#NaNoWriMo, Outlines, & How I Learned to Stop Fighting Plotting

We are almost halfway through National Novel Writing Month, and I am more than halfway through to the 50k word count goal. It’s amazing the difference a few weeks can make! This is my third attempt at NaNoWriMo, and the first time I’ve had 30k words done on a fiction project (I have just over 40k in the books on my Marriage Kit book). I  couldn’t be more excited with all of the progress that I’ve made on this story, and I feel that it’s a really strong one. I wanted to share some of what I’m finding so different about writing this time around, and why I feel this story may be “the One”–my first submitted full length romance!

First of all, I started thinking about NaNoWriMo early this year. I wrote down the incident that spawned the idea for the story on October 18th. From October 18th until October 31st, I teased the idea, creating a basic plot outline for the first time ever. I started with the main characters names, occupations, how they met, what changes, the external problems, the internal problems, and what changes again. I then moved into the climax and the happily ever after. I made a separate list based on this loose plotting that included all of the things that had to happen to keep the plot moving in the right direction, which has allowed for me to keep an element of surprise in the writing that keeps me returning to the page. I even checked the plot over for possible plot holes and had a list of explanations that dug me out of them. I made a list of who didn’t know what and when/if they would figure it out. I developed all of the supporting characters and tossed around a few first line ideas. Most importantly, I read several articles on where to start the story, how to set the scene, what Harlequin is and is not looking for, and advice from editors. I printed off a copy of the guidelines for the line I’m targeting, and read interviews with the editors of that line to get a better feel of what works with the line. In other words, I did my research.

Another thing that’s different about this year is that I have a reader. A coworker read my So You Think You Can Write entry and really enjoyed it. We got busted for talking too much just before the first, so instead of telling her about what I was working on, I decided to drop off what I had written to her on the first to see what she thought. She is a Norah Roberts superfan, so I knew she loved the genre and would be a good first reader, but more than that, dropping off the pages each day means I have to write the words and meet my word count each day. It’s the best accountability that I could have, and seeing her face light up each day I drop off the next batch of befuddling first draft pages makes me feel like a real writer with a devoted following.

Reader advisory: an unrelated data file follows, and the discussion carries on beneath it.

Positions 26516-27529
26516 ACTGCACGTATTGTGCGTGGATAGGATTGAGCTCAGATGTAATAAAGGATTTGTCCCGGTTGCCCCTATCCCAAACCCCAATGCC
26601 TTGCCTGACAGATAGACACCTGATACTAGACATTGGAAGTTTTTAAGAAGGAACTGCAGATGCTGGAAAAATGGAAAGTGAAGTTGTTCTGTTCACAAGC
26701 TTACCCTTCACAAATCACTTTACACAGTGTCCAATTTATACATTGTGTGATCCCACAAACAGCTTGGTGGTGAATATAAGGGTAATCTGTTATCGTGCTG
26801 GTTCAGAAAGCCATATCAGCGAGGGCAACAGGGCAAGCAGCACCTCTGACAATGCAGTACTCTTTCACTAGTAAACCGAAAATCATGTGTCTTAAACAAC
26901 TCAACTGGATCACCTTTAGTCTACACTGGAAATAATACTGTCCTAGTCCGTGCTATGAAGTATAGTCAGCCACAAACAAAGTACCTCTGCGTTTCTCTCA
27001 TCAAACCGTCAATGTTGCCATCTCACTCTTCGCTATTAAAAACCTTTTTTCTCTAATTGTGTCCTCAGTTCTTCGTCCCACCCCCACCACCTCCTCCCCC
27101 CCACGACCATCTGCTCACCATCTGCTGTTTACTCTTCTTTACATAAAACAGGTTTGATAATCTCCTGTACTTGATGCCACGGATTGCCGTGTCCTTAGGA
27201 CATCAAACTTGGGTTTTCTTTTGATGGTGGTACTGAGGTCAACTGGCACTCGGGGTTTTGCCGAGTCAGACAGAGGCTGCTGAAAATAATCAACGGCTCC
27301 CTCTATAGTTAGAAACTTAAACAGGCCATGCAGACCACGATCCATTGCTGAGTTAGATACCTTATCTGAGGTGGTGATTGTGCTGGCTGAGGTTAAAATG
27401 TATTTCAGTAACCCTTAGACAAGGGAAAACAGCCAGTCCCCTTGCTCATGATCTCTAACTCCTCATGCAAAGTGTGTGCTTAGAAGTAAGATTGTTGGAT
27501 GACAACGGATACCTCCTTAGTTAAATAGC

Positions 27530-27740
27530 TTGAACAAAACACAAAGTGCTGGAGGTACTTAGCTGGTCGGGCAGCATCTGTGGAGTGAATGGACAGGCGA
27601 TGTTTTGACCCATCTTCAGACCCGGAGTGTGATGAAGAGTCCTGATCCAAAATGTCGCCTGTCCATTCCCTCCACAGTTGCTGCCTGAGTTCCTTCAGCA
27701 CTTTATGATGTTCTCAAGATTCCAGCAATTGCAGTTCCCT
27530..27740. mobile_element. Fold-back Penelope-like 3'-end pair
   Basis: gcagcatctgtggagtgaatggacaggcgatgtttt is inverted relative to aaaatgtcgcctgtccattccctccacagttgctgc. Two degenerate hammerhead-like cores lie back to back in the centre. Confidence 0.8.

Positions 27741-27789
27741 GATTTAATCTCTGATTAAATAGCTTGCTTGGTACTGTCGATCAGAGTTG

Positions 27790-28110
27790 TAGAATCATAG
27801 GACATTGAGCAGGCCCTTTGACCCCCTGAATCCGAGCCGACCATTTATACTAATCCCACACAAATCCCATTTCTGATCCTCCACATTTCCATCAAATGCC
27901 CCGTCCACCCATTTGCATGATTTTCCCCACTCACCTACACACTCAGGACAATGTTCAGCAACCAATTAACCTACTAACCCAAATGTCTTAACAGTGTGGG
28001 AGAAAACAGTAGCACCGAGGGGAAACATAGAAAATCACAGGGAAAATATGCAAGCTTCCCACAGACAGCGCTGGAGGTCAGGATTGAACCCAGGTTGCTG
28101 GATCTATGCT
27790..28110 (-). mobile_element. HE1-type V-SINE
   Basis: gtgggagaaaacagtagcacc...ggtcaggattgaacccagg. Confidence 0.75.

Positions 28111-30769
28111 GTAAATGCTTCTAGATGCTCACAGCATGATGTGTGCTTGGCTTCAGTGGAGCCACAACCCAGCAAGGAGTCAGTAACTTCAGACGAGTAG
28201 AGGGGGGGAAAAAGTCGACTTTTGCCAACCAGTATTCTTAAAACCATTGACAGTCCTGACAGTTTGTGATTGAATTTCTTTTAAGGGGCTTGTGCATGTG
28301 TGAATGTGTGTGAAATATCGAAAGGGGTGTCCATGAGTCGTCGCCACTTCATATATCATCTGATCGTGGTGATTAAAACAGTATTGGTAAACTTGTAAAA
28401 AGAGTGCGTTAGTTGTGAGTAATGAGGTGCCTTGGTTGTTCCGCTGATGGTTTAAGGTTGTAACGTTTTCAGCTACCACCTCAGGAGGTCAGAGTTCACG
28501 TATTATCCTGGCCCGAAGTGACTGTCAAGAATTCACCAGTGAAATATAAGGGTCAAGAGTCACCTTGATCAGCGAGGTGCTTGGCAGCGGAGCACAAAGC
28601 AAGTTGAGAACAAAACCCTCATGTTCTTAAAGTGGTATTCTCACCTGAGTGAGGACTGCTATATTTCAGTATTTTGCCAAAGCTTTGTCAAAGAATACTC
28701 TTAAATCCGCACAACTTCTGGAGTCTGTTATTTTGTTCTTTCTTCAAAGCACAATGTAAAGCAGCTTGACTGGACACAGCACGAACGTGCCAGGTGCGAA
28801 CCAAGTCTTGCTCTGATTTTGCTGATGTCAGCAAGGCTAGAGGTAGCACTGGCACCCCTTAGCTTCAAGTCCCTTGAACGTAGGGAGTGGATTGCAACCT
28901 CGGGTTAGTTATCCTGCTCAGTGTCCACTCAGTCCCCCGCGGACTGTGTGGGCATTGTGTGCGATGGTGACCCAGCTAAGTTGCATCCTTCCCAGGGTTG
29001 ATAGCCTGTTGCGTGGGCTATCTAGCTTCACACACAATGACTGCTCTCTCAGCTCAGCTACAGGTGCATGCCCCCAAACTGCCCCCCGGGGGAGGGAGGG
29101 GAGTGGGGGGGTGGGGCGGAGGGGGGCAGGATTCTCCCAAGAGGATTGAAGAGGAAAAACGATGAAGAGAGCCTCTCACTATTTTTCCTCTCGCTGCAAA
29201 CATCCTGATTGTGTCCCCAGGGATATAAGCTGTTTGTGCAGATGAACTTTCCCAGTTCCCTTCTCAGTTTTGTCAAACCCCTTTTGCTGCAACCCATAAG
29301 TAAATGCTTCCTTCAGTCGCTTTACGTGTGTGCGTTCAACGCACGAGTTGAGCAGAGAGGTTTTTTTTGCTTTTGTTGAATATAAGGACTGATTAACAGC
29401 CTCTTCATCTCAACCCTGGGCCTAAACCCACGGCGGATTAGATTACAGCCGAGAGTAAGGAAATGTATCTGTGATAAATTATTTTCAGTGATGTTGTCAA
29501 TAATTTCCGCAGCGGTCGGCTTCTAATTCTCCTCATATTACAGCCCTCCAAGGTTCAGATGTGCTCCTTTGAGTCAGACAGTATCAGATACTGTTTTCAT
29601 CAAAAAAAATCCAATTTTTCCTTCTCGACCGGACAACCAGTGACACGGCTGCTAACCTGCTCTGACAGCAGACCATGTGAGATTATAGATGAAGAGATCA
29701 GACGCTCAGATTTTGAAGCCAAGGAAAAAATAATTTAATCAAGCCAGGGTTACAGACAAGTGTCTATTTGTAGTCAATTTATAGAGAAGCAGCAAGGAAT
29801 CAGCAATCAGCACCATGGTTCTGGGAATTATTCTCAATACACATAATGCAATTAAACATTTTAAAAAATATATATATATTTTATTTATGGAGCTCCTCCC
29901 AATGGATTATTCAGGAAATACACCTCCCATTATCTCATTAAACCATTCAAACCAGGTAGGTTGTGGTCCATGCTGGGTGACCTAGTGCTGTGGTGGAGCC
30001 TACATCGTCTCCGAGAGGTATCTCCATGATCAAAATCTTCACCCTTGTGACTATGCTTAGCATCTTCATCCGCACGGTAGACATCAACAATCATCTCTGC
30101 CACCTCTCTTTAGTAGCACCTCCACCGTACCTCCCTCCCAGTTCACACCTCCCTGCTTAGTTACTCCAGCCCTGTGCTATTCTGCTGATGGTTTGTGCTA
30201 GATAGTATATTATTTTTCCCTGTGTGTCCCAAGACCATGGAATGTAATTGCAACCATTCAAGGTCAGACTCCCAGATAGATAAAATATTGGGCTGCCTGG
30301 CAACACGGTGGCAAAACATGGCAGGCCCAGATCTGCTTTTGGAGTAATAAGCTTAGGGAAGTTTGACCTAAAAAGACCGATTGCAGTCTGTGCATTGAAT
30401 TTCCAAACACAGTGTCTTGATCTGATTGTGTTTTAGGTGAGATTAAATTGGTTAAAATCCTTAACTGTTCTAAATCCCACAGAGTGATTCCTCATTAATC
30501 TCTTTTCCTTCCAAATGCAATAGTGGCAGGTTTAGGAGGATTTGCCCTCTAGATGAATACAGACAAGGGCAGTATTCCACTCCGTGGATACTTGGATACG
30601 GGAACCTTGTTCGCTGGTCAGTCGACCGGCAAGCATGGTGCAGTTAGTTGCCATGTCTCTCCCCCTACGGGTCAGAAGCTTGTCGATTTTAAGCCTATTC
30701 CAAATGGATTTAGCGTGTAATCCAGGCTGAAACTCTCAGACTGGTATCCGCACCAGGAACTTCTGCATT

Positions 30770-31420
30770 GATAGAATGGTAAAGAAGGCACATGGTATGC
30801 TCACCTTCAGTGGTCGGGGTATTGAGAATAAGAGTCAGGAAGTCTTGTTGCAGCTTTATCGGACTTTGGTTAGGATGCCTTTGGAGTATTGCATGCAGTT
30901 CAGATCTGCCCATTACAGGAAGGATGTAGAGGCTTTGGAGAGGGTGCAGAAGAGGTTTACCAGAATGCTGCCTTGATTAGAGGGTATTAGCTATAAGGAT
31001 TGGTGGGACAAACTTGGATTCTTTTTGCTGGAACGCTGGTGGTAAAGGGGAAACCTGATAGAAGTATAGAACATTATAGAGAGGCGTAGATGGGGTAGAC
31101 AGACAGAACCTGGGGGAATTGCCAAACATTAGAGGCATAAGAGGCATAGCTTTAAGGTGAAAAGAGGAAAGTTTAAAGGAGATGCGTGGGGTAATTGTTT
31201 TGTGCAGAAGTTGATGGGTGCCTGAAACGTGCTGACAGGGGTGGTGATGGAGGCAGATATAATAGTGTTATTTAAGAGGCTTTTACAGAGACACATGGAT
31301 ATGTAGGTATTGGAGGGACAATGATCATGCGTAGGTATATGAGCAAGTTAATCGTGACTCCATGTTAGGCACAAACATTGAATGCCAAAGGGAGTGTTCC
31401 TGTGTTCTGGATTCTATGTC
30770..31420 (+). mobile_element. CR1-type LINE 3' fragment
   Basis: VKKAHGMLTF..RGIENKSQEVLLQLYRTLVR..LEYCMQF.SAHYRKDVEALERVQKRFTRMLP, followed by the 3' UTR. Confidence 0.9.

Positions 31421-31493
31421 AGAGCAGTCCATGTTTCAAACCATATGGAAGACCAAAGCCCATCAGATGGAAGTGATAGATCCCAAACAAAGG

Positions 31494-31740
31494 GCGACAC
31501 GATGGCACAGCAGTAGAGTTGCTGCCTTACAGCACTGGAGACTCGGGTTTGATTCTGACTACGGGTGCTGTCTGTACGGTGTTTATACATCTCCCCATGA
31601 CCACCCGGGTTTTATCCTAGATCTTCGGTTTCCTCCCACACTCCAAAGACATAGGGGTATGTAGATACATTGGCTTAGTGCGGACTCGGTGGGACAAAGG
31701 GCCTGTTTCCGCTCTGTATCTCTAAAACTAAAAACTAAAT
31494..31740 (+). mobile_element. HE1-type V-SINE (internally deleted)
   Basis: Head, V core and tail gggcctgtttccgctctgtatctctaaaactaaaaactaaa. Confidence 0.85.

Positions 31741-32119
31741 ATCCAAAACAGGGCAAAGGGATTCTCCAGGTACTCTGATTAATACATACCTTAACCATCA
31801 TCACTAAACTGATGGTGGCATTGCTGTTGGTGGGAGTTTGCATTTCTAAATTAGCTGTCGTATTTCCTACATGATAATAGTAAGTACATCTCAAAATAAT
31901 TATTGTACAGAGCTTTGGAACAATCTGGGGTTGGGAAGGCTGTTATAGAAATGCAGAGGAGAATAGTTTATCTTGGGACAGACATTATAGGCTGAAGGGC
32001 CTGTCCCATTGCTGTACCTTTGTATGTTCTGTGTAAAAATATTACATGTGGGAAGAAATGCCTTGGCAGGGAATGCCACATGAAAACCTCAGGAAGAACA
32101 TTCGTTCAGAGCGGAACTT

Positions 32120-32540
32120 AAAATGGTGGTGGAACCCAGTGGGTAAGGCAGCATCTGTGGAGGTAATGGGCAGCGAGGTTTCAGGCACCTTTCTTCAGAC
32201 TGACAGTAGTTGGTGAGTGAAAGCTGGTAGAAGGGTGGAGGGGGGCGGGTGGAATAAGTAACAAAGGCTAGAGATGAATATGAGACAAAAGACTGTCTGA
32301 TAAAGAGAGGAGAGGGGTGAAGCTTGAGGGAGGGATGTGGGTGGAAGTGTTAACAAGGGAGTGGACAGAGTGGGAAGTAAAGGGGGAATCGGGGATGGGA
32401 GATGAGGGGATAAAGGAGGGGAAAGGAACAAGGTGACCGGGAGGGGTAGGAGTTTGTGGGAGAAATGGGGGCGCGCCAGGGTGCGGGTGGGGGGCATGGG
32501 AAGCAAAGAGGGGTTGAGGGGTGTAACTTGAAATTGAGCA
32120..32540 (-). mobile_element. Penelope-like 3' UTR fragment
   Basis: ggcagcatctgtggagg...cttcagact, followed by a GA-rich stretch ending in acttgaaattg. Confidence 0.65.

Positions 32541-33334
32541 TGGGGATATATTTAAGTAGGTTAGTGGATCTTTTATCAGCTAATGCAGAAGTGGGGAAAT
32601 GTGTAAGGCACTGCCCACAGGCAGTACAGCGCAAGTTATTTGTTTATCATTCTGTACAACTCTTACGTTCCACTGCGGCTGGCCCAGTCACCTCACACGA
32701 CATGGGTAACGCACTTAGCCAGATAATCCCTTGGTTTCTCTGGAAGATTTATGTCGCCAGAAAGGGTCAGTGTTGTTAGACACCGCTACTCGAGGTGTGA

I have never been able to quiet my inner editor, so I developed a compromise for NaNoWriMo that’s been working really well for me: I can fix typos, exchange words, and add words for clarity, but I can’t take words out until after NaNoWriMo is over. I look over a printed copy of what I’ve written each day  and correct anything that needs correcting. I fix any errors in my NaNo document before continuing on the next day. This way, my inner editor is satisfied I’ll have a clean copy when I’m done without me having to compromise the word count.

Another thing that has really helped me is getting up each morning at 5 am to write. I come to the same place to write as well. This consistency has helped me to keep the words flowing. I love the progress that I’ve made on this project, and I’m hopeful it will be my first completed not quite first draft of a fiction project.

So, about the story. It’s a romantic suspense story about what happens when an interior designer (Mallory Taylor) is given the wrong delivery by the hot delivery driver for Vito’s Ristorante (Jake Ballenger). Instead of getting her usual order of baked ziti with a side of meatballs, she’s delivered something a lot less edible and a whole lot more alarming. Jake had just made his last delivery on his last day at Vito’s, but he’s willing to return to the gorgeous interior designer’s office to get one last look at her curves before moving on. Instead of an eyeful, he ends up with a bullet in his shoulder. The two manage to escape with their lives, and set out to figure out what they’ve become caught up in. But when the bullets stop flying, will the love that’s developing between them be left standing?

I love Jake and Mallory. Mallory has no brain mouth filter, and Jake’s tough exterior hides a warm guy who’d lay down his life for the woman he loved. I have managed to incorporate both Mallory and Jake’s POVs into the story, as well as populating the with fun supporting characters and a few plot twists to keep things interesting. I’m hoping that I’ll be read to sub this story, tentatively titled Delivering Justice, by the beginning of next year, if not before. I will take a break from it for at least a week in December to plot the next couple of ideas I have for possible sequels. In other words, I’m really excited about this story, and I can’t wait to share a snippet with you guys…

Tomorrow. 😀

XOXO

Erica

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4 thoughts on “#NaNoWriMo, Outlines, & How I Learned to Stop Fighting Plotting

    • I didn’t think I was a morning person, either, but I have found that I’m really creative at this time of the morning. I think it may be because my brain-mouth filter isn’t working yet!

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